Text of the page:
Pubdate: Wed, 25 Jul 2012
Source: Metro Times (Detroit, MI)
Copyright: 2012 C.E.G.W./Times-Shamrock
Author: Larry Gabriel
Column: Higher Ground


These Michigan Dispensaries Are Nondescript, Businesslike and

Maybe there are marijuana dispensaries where clouds of smoke drift
through the air behind beaded curtains as loud music pounds from
speakers, dancing girls gyrate and heavy lidded smokers nod while
reclining on overstuffed pillows.

Those kinds of places may exist, but I didn't see anything like that
when I visited the People's Choice medical marijuana dispensary in Ann
Arbor and the Trans Love Compassion Collective in Detroit. They are
among the approximately 80 facilities currently operating in Michigan
after last year's Court of Appeals decision in a Mount Clemens case
prompted many of the nearly 400 outlets then in Michigan to shut down.
(Some see a state Supreme Court readiness to hear an appeal of the
appeals decision as an indication that the high court has a kinder
disposition regarding dispensaries.)

People's Choice is in a nondescript area behind a Chinese restaurant
near the intersection of West Liberty and Stadium. There is a growing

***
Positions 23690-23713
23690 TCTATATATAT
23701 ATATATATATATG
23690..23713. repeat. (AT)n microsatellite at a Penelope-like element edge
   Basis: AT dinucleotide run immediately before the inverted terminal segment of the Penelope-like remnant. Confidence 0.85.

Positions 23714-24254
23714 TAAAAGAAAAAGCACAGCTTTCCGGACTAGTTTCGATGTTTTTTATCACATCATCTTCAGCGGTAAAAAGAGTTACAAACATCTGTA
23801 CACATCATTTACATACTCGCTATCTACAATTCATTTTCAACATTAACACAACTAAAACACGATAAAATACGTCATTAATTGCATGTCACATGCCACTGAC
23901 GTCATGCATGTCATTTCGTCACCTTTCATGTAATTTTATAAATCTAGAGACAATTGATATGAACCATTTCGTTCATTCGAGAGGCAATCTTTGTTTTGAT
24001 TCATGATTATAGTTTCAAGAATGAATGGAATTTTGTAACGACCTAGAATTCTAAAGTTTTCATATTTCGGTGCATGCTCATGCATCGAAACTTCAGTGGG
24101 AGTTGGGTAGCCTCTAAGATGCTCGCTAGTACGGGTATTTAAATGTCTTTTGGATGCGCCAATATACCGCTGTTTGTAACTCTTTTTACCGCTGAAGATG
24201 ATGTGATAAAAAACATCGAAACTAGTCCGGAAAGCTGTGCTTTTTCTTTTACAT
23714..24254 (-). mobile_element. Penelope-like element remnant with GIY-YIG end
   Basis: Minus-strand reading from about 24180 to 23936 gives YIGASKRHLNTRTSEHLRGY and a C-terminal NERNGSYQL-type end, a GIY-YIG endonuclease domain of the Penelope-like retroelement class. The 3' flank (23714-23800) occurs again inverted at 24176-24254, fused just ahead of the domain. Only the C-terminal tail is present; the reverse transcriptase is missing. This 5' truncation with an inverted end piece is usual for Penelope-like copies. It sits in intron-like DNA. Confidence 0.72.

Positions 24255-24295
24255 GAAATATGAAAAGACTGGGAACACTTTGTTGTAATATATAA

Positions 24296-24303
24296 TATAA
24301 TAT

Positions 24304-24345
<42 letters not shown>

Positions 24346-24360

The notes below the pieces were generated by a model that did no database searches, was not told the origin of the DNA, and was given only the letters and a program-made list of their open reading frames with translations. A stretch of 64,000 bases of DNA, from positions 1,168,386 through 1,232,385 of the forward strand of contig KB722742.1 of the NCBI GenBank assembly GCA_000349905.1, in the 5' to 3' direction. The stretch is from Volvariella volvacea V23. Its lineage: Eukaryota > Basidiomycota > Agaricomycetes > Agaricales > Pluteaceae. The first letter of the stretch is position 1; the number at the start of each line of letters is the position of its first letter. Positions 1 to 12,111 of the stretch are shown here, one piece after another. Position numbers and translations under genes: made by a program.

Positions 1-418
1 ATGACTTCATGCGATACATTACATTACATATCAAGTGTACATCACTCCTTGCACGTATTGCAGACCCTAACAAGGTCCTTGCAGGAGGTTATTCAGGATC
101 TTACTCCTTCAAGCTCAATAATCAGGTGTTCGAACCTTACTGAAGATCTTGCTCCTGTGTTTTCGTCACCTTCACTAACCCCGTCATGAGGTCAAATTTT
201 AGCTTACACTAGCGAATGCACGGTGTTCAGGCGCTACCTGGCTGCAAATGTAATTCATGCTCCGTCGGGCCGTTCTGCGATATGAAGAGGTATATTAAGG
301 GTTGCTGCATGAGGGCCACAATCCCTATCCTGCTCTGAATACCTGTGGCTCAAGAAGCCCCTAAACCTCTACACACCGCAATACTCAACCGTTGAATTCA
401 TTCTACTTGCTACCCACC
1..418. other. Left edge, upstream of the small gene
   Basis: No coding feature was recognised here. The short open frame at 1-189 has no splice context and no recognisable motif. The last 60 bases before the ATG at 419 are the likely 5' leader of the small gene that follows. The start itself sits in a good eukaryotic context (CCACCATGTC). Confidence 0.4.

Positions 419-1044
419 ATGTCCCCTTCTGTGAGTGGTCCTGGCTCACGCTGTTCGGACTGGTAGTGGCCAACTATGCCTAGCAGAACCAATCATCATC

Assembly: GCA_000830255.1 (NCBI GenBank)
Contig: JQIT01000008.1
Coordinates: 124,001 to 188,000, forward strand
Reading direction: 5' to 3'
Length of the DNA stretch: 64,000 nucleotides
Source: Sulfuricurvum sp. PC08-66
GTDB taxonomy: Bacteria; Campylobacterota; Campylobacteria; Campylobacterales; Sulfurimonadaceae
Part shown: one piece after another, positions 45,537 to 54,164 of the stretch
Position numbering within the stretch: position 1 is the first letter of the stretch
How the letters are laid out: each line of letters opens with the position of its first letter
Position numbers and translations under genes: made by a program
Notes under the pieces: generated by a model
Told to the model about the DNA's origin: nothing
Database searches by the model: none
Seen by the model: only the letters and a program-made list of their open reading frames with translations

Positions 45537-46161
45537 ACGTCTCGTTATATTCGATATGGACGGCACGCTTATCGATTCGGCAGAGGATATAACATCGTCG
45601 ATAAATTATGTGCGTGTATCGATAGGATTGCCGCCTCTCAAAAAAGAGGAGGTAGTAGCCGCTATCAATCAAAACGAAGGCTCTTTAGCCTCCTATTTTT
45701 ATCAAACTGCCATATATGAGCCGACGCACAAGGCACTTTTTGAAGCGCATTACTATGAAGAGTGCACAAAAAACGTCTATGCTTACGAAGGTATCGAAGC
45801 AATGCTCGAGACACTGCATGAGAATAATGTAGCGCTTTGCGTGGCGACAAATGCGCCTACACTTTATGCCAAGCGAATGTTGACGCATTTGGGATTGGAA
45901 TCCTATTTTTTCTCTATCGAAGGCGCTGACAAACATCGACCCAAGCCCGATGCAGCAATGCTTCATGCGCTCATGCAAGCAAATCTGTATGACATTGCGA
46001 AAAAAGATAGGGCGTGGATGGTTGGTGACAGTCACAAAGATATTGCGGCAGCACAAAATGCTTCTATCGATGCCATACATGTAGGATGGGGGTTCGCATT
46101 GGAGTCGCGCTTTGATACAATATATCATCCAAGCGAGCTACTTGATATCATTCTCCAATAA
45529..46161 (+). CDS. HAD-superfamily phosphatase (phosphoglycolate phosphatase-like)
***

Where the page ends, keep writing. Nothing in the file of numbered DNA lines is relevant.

equipment store next door that seems more flamboyant than the People's
Choice. When I knocked a woman who later described herself as the
"bulldog at the door" answered and asked if I had a Michigan medical
marijuana card. When I didn't produce, I had to cool my heels at the
door until the owner Ronald (Harry) Cayce, who was expecting me, came
out to vouch for me.

There isn't much to the place and no smoke in the air; the rule is no
smoking on the premises. There is a central hallway about 30 feet long
with three or four small rooms to either side. Bulldog woman, one of
three workers there when I visited, sat in a small office to the right.

She checks and verifies the cards of all who enter.

"We look as closely as we can," says Cayce. "Everybody in here is a

Pretty much everybody who works at these kinds of places is a medical